Degree Name

PhD (Doctor of Philosophy)


Biomedical Sciences

Date of Award


Committee Chair or Co-Chairs

J. Russell Hayman

Committee Members

David A. Johnson, John J. Laffan, Michelle M. Duffourc, Robert V. Schoborg


Microsporidia are spore-forming, obligate intracellular pathogens typically associated with opportunistic infections in immunocompromised individuals. Treatment options for microsporidia infections in humans are limited and additional research is necessary to create better therapeutic agents. For many pathogenic organisms, adhesion to the host cell surface is a prerequisite for tissue colonization and invasion. Our previous research has demonstrated a direct relationship between adherence of microsporidia spores to the surface of host cells and infectivity in vitro. In an effort to better understand adherence, we have turned our attention to determining what proteins may be involved in this process. Examination of the Encephalitozoon cuniculi genome database revealed a gene encoding a protein with sequence homology to members of the ADAM (a disintegrin and metalloprotease) family of type I transmembrane glycoproteins. The microsporidia ADAM (MADAM) protein is of interest because ADAMs are known to be involved in a variety of biological processes including cell adhesion, proteolysis, cell fusion, and signaling. The objectives for this study were to examine the localization of MADAM, analyze its potential involvement during adherence and/or host cell infection, and to identify potential binding partners or substrates. Through the use of immunoelectron transmission microscopy, we demonstrated that MADAM is localized to the surface exposed exospore, plasma membrane, and the polar sac-anchoring disk complex (a bell-shaped structure at the spore apex involved in the infection process). Location of MADAM within the exospore and polar sac-anchoring disk suggests that MADAM is in a position to facilitate spore adherence or host cell infection. Thus far, we have been unable to conclusively demonstrate that MADAM is involved in either event. Through the use of a yeast two-hybrid system, we were able to identify polar tube protein 3 (PTP3) as a potential binding partner or substrate for the MADAM protein. The interaction between MADAM and PTP3 was confirmed by in vitro co-immunoprecipitation. PTP3 is hypothesized to be involved in the process of polar tube extrusion by stabilizing the interaction between PTP1-PTP2 polymers. Further analysis of the interaction between MADAM and PTP3 may lead to a better understanding of the events that occur during polar tube extrusion.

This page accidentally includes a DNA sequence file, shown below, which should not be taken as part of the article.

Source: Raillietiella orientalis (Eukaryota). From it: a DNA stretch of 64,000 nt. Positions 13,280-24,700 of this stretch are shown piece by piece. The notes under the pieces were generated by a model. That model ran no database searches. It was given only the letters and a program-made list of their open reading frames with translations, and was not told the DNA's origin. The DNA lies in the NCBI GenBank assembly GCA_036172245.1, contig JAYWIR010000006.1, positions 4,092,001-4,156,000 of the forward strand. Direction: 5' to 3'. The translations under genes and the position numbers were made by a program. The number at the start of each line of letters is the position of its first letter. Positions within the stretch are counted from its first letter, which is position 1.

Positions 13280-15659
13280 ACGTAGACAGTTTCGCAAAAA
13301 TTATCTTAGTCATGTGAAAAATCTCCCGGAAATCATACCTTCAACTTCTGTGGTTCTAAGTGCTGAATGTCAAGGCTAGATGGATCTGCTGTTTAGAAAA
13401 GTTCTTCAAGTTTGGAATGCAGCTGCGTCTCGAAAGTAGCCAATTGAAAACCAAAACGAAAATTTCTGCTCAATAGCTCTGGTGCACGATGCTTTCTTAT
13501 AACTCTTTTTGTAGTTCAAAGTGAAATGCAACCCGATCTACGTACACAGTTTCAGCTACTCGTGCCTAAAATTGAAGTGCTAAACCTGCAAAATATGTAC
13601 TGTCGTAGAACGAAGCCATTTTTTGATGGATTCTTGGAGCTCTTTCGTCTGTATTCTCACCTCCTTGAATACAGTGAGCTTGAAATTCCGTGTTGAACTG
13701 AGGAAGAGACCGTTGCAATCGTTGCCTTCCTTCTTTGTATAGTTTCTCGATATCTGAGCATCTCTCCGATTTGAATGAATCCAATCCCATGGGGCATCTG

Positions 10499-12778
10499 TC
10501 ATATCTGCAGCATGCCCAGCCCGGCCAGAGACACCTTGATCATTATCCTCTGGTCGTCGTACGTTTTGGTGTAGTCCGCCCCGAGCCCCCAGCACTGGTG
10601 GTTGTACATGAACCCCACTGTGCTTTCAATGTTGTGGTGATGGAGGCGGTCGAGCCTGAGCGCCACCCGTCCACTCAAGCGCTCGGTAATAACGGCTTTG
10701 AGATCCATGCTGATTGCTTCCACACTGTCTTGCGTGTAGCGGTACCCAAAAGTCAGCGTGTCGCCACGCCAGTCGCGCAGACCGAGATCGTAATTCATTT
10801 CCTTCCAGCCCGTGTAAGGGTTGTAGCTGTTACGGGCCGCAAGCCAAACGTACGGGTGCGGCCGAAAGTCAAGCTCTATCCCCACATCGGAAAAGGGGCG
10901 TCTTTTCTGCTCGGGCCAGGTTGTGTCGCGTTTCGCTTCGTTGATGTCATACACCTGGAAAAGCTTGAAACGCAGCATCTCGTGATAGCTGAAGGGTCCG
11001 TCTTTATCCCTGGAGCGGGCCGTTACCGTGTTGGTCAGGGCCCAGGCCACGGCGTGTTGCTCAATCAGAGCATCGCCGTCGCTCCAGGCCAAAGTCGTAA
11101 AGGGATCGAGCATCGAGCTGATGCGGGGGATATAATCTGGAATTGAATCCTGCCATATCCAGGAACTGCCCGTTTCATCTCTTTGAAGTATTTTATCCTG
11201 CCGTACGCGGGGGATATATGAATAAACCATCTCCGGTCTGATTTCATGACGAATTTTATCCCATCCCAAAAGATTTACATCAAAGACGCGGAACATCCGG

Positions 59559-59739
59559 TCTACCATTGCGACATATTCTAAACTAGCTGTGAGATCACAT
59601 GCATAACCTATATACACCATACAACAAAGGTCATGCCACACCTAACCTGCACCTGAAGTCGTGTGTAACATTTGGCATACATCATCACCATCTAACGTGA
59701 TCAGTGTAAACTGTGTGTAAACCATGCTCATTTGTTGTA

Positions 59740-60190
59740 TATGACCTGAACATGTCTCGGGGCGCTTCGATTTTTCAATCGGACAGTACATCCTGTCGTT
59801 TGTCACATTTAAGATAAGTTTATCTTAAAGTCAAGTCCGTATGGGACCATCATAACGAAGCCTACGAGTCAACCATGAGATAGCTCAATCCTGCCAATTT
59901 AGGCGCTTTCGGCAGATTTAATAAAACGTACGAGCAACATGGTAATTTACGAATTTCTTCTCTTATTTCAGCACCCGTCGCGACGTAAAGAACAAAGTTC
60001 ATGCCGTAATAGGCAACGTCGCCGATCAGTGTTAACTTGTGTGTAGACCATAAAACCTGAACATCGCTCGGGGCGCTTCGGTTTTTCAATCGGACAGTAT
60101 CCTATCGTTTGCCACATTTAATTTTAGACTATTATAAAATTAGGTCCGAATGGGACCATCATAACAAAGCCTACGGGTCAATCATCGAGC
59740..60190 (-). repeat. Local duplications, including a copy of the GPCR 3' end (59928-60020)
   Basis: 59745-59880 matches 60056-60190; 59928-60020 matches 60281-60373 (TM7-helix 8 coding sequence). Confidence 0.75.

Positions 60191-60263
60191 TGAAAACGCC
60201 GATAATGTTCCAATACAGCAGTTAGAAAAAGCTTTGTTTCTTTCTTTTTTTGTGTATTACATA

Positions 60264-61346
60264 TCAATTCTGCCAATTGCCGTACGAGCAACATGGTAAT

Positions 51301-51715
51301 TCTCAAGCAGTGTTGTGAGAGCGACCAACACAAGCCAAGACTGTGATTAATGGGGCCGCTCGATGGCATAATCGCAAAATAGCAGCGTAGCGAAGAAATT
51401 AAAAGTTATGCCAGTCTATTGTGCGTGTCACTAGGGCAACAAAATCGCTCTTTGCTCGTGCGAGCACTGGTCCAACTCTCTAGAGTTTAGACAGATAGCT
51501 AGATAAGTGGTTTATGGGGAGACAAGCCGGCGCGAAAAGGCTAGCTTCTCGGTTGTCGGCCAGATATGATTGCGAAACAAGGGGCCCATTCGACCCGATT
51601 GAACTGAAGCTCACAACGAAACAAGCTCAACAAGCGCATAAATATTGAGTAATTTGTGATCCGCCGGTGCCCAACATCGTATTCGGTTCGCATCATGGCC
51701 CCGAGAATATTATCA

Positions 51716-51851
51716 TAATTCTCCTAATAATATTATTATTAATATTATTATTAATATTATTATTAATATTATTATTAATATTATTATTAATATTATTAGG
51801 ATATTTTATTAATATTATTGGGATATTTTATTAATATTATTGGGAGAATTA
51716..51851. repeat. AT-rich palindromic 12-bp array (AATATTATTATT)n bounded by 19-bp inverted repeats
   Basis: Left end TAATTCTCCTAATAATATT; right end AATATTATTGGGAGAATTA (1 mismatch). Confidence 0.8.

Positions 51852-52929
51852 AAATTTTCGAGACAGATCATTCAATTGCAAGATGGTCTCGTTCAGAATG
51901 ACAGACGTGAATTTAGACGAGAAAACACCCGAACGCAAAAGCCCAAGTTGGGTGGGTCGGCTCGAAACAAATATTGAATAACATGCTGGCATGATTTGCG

Document Type

Dissertation - unrestricted


Copyright by the authors.